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How prosecutors tried to counter Ronald Reid's self-defense account by linking him to a group of misfit motorcyclists. In Local

After Ronald Reid killed a man who had shot him last year in North Charleston, witnesses said they never saw him take part in the skirmish that led to the gunfire.

That's why Reid argued that he had the right to shoot the man in self-defense.

In a separate case three years before that, Kelvin Shuler lost a mutual fight with a guest in his own home in downtown Charleston.

But the guest didn't leave after Shuler ordered him to, and like Reid, Shuler also said he shot the man because he feared further injury.

Both Reid, 44, of Summerville and Shuler, 50, recently asked a judge to dismiss their murder charges under the S.C. Protection of Persons and Property Act. The attorney they both hired, Andy Savage of Charleston, argued their accounts in separate hearings.

The defendants' varying levels of participation in the skirmishes resulted in different outcomes.

Reid was awarded immunity from prosecution Friday after 9th Circuit Judge Roger Young ruled that no direct evidence contradicted his account. Young dismissed the murder charge against Reid in the June 29 shooting of Maurice Horry, 41, outside Cycle Gear in North Charleston.

Judge Thomas Hughston denied Shuler's request Feb. 19, though Hughston offered little explanation for his decision in the one-page written order. Shuler could soon face a trial in the April 2010 death of Sheldon Singletary, 42.

Savage has asked Hughston to reconsider his ruling because the judge declined to interpret the testimony he heard. Such a determination is required under procedures governing the immunity hearing, the attorney contended.

"I will leave it to a later fact-finder to speak with authority as to the facts of what actually happened," Hughston wrote.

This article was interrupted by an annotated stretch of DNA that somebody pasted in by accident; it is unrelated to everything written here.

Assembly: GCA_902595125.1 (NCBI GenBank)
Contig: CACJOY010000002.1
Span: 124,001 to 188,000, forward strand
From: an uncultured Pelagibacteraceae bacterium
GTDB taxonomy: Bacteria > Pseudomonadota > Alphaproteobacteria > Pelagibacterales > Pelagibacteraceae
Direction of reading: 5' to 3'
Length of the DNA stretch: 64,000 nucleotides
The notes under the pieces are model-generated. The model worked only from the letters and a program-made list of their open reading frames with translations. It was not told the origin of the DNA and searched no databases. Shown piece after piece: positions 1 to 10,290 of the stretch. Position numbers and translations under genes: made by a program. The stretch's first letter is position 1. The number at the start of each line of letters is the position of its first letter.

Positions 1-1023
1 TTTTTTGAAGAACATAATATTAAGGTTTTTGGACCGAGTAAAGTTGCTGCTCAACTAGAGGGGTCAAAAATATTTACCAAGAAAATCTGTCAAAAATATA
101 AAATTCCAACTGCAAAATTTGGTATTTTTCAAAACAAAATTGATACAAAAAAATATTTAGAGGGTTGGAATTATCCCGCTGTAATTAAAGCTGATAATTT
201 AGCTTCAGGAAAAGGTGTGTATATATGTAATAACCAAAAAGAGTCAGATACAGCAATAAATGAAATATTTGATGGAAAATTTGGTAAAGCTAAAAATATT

The cases are two of at least 13 in recent years with implications on the 2006 self-defense law.

Reid's was based on the "stand-your-ground" provision, which states that he can meet force with force if he's in a place he's allowed to be and if he's not doing anything illegal.

Testimony during Reid's hearing this week indicated that he followed members of a motorcycle club he belonged to, the Wheels of Soul Brotherhood, over to Cycle Gear. He said he didn't know the motorcyclists were going after Horry and his friend, both motorcyclists from another club, The Real Kings, who rode by a Wheels of Soul cookout before Reid arrived.

Reid walked inside the store and saw the fight, but he said he didn't participate. No witnesses contradicted his testimony.

Horry wounded Reid and fatally shot Theodore Waymyers Jr., 36, of Summerville and Carlos Davis, 39, of Columbia when he fired into the crowd attacking his friend.

But Deputy Chief Solicitor Bruce DuRant and Assistant Solicitors Culver Kidd and David Osborne tied Reid to the group that started the fight. Their bid to link him to the melee through circumstantial evidence, though, didn't prove that Reid was doing anything illegal, the judge found.

In his case, Shuler faced testimony that blamed him for the fight.

He was hosting a party at his Odessa Street house when a woman said he slapped Singletary. But Singletary got the better of him in the fight.

Shuler first fetched a knife, then a gun as he told Singletary to leave. But Singletary couldn't find his keys, some witnesses said.

Some witnesses said Singletary was standing on the backyard porch when Shuler shot him. Others said he was jumping toward Shuler.

The question for the judge was whether Shuler could revoke Singletary's permission to be on the property and use deadly force under the castle doctrine when Singletary didn't leave.

Savage said he had hoped that Hughston would answer it.

Reach Andrew Knapp at 937-5414 or twitter.com/offlede.